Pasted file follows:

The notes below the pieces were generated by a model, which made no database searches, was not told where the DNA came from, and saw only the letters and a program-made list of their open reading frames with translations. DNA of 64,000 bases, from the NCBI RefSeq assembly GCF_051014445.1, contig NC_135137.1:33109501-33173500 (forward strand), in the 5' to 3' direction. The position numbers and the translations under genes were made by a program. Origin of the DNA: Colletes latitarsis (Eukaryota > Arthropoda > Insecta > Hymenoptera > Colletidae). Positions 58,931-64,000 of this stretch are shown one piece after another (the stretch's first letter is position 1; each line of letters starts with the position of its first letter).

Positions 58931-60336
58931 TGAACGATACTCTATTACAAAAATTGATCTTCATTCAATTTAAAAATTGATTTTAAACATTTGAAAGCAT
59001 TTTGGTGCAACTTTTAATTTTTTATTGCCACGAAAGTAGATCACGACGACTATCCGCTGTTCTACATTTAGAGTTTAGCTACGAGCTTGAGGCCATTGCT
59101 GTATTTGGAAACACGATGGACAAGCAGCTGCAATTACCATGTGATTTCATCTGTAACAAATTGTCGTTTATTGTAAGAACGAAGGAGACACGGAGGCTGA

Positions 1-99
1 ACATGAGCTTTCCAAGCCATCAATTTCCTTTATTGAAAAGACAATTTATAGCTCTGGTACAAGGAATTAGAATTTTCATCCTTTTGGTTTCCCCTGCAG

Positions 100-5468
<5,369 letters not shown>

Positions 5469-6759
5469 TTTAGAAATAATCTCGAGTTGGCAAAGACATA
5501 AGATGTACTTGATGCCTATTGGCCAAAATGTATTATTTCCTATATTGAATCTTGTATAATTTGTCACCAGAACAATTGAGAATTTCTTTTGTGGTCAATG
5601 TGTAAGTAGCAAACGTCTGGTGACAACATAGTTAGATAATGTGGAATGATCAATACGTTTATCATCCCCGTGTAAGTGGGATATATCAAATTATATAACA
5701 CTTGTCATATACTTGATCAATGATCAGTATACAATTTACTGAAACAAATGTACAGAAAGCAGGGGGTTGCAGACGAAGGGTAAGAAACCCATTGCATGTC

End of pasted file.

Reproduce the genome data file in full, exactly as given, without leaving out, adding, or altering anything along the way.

The notes below the pieces were generated by a model, which made no database searches, was not told where the DNA came from, and saw only the letters and a program-made list of their open reading frames with translations. DNA of 64,000 bases, from the NCBI RefSeq assembly GCF_051014445.1, contig NC_135137.1:33109501-33173500 (forward strand), in the 5' to 3' direction. The position numbers and the translations under genes were made by a program. Origin of the DNA: Colletes latitarsis (Eukaryota > Arthropoda > Insecta > Hymenoptera > Colletidae). Positions 58,931-64,000 of this stretch are shown one piece after another (the stretch's first letter is position 1; each line of letters starts with the position of its first letter).

Positions 58931-60336
58931 TGAACGATACTCTATTACAAAAATTGATCTTCATTCAATTTAAAAATTGATTTTAAACATTTGAAAGCAT
59001 TTTGGTGCAACTTTTAATTTTTTATTGCCACGAAAGTAGATCACGACGACTATCCGCTGTTCTACATTTAGAGTTTAGCTACGAGCTTGAGGCCATTGCT
59101 GTATTTGGAAACACGATGGACAAGCAGCTGCAATTACCATGTGATTTCATCTGTAACAAATTGTCGTTTATTGTAAGAACGAAGGAGACACGGAGGCTGA

Positions 1-99
1 ACATGAGCTTTCCAAGCCATCAATTTCCTTTATTGAAAAGACAATTTATAGCTCTGGTACAAGGAATTAGAATTTTCATCCTTTTGGTTTCCCCTGCAG

Positions 100-5468
<5,369 letters not shown>

Positions 5469-6759
5469 TTTAGAAATAATCTCGAGTTGGCAAAGACATA
5501 AGATGTACTTGATGCCTATTGGCCAAAATGTATTATTTCCTATATTGAATCTTGTATAATTTGTCACCAGAACAATTGAGAATTTCTTTTGTGGTCAATG
5601 TGTAAGTAGCAAACGTCTGGTGACAACATAGTTAGATAATGTGGAATGATCAATACGTTTATCATCCCCGTGTAAGTGGGATATATCAAATTATATAACA
5701 CTTGTCATATACTTGATCAATGATCAGTATACAATTTACTGAAACAAATGTACAGAAAGCAGGGGGTTGCAGACGAAGGGTAAGAAACCCATTGCATGTC